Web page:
The next ten years in corporate banking risk management are expected to bring a greater emphasis on analytics, underscoring the move by institutions to use data and artificial intelligence (AI) to better manage current risks in real-time and make more intelligent predictions about the future.
It has been reported that 15% of a corporate bank’s risk management staff today are dedicated to analytics, and that percentage will jump to 40% by 2025. That’s a significant shift from today’s working model, where 50% of a risk function focuses on risk-related operational processes such as credit administration.
Corporate banking risk management, which aims to limit the risk exposure and asset losses for an institution, often looks at issues such as fraud, investments, payments, credit, debt, assets, and financial markets. Risk managers also consider Value at Risk (VaR), a statistic that quantifies the scope of potential financial losses within a firm over a specific time frame over different economic scenarios. Corporate banks commonly use VaR to determine the probability and extent of capital loss or drawdowns in an institutional portfolio. Banks look to do this across all their securities, which can range from highly liquid equities to less liquid bonds and derivatives, to highly illiquid real estate or private placement funds (e.g., hedge funds, venture capital investments).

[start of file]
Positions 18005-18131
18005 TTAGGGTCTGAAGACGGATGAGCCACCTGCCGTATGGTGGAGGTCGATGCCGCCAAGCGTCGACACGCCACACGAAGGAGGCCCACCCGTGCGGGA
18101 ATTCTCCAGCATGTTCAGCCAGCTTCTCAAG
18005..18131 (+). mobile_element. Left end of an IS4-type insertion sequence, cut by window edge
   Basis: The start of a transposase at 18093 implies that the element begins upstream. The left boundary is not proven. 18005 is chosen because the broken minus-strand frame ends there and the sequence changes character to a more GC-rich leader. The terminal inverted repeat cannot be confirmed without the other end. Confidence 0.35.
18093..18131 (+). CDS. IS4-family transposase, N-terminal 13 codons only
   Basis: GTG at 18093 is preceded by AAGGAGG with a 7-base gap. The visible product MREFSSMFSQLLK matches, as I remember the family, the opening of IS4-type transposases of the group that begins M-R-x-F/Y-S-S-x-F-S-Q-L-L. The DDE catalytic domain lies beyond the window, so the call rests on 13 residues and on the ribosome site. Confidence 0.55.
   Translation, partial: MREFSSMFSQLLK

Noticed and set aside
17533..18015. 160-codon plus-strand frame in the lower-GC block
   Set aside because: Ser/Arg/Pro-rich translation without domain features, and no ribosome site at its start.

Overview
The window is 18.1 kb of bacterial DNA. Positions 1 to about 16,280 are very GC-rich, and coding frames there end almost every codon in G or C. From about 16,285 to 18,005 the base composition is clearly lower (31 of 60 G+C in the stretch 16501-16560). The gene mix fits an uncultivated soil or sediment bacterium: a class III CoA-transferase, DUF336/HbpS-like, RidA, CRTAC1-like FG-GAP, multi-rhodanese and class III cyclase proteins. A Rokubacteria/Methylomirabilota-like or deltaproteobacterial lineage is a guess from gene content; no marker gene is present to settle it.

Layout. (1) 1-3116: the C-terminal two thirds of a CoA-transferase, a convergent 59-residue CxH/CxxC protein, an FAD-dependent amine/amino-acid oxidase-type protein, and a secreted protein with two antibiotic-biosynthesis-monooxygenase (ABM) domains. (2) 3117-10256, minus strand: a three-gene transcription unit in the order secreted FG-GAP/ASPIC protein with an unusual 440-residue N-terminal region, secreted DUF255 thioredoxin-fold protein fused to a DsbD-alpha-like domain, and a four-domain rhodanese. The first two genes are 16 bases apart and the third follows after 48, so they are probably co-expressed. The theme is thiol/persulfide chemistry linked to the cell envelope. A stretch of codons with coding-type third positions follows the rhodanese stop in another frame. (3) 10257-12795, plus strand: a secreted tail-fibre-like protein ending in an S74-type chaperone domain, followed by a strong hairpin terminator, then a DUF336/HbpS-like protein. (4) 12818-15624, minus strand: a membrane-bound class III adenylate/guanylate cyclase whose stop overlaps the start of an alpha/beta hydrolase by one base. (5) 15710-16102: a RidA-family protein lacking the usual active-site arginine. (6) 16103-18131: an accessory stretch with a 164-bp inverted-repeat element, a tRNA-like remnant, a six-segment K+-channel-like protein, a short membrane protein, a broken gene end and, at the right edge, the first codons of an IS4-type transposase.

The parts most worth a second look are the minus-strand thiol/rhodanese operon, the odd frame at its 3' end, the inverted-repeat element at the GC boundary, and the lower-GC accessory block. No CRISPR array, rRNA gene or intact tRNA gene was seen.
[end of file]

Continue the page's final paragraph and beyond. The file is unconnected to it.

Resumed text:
For example, the bank might want to know how their portfolio would react if the same economic, political, stock market, or interest rate conditions exist today that were similar to what happened during:
- The Internet Bust of 1999-2002 (hint – the Nasdaq fell 75% from its peak by October 2002)
- The market reaction to the terrorist activity of 9/11, when the stock markets plunged causing a $1.4 trillion loss in total market value, while gold and oil rallied, or
- The Great Recession of 2007-2009, when the Dow Jones Industrial Average (DJIA) fell 777.68 points in intraday trading for its largest one-day drop in history, ultimately losing more than 50% of its value by March 2009.
Unfortunately, when corporate banking risk management falls short, the impact can be enormous and result in billions of dollars in losses. Risk can occur in many parts of the bank, making it difficult for auditors and risk management experts to detect problems early without proper due diligence and stress testing.
For example, a federal judge earlier this year ruled that Citigroup is not entitled to recoup $893 million that it accidentally wired to lenders on behalf of a Citigroup customer, Revlon. Citigroup says it meant to send only a $7.8 million interest loan payment and blamed the foul-up on human error. While Citigroup says that lenders should have known it was a mistake and returned the money, U.S. District Judge Jesse Furman notes that “to believe that Citibank, one of the most sophisticated financial institutions in the world, had made a mistake that had never happened before, to the tune of nearly $1 billion – would have been borderline irrational.”
It was another blow to Citigroup after being hit with a $400 million fine by federal regulators in 2020 for long-term deficiencies and “longstanding failure to establish effective risk management.”